Cornemuse du Centre

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The cornemuse du Centre France (or musette du Centre) (bagpipes of Central France) is a type of bagpipes native to Central France. They have two drones, one an octave below the tonic of the chanter, and the other two octaves below the tonic of the chanter. They can be found in the Bourbonnais, Berry, Nivernais, and Morvan regions of France and in different tonalities.


Musette du Centre

The drones consist of tubes of wood (two for the small drone, three for the larger) that telescope into one another to tune the instrument. The drones have single reeds. The chanter is equipped with a double reed of reed or plastic.

The chanter can be in a wide variety of keys, depending on its length:

  • 6 inches (Upper G)
  • 10 inches (Upper D)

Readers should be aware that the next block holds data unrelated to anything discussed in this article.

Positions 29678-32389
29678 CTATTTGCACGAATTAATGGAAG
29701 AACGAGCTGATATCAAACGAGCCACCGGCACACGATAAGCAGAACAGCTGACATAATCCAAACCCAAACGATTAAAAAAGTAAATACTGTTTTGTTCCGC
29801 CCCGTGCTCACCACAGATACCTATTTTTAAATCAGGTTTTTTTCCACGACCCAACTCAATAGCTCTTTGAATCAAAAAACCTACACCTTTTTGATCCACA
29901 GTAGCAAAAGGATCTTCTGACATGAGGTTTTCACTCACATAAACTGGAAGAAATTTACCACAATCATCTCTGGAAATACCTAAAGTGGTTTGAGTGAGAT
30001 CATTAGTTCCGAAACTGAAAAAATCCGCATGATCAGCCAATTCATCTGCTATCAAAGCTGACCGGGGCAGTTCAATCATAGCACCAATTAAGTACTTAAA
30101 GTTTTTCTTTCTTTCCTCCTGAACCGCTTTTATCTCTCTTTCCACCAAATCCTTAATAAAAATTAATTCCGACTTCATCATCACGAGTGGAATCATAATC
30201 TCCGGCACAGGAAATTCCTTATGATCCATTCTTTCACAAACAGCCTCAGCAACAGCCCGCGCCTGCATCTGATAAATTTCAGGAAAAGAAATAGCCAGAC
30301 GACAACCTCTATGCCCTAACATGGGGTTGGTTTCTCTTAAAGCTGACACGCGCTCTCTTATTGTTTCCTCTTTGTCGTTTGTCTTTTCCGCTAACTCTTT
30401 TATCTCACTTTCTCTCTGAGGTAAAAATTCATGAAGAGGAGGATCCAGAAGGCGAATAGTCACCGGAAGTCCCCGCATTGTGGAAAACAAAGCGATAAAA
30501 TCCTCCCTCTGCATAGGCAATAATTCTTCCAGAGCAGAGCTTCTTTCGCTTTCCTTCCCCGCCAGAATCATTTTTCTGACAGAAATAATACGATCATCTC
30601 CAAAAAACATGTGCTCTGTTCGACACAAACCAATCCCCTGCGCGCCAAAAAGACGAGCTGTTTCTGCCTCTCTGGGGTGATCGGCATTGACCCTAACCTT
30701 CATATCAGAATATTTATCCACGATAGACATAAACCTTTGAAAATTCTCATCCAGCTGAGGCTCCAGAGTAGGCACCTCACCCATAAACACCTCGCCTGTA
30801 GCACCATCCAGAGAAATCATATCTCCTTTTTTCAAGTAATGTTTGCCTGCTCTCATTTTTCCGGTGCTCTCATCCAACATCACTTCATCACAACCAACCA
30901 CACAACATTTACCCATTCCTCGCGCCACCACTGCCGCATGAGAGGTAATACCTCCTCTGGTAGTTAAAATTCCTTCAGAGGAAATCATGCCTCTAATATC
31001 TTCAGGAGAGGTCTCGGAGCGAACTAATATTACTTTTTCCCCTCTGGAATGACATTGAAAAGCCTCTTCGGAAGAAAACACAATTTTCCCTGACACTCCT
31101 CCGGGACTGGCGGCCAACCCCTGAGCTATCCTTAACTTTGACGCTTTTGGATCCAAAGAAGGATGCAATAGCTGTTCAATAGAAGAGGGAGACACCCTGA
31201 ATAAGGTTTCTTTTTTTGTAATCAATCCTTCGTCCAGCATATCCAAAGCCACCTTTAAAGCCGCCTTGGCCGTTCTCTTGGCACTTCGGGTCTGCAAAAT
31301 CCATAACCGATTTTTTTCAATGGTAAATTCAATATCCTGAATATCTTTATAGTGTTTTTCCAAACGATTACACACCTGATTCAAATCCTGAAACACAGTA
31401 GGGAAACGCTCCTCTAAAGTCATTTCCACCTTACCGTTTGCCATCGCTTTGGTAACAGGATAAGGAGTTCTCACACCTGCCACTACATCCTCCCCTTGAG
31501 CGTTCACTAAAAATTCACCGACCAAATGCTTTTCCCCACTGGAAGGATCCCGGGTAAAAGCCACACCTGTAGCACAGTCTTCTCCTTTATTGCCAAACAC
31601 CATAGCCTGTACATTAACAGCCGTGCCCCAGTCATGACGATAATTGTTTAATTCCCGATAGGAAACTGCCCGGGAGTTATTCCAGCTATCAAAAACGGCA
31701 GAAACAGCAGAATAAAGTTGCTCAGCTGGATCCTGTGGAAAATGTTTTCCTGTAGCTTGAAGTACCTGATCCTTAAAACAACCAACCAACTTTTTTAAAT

• 11 inches (Upper C)
  • 14 inches (A)
  • 16 inches (G)
  • 18 inches (F)
  • 20 inches (D)
  • 23 inches (C)
  • 24 inches (A#)
  • 26 inches (A)
  • 30 inches (Lower G)

Famous players[edit]


The cornemuse du centre is a chromatic instrument, on most modern instruments all semitones of the scale can be played. The instrument is (generally) not tuned to an equal temperament, to allow playing in harmony with the drones. Also, due to the presence of the drones which cannot be tuned to another pitch, only a subset of the keys which would be technically feasible are usually played, i.e. the drone is either the key's tonic or the dominant. Further, typically used embellishments do not work as well or not at all if the music is transposed to another key. As most semitones can be played, music in different modes of a key can be and are traditionally played (e.g. on a cornemuse du centre 20p: D-major, D-minor, D-mixolydian etc.), which would not be possible on a purely diatonic instrument.

The fingering of the chanter is usually semi-closed for high pitched instruments, which means that the fingers of the lower hand (which is usually the right hand) are placed on their holes when removing the fingers of the upper hand. Chanters of 20 inches or greater are generally played with open fingering.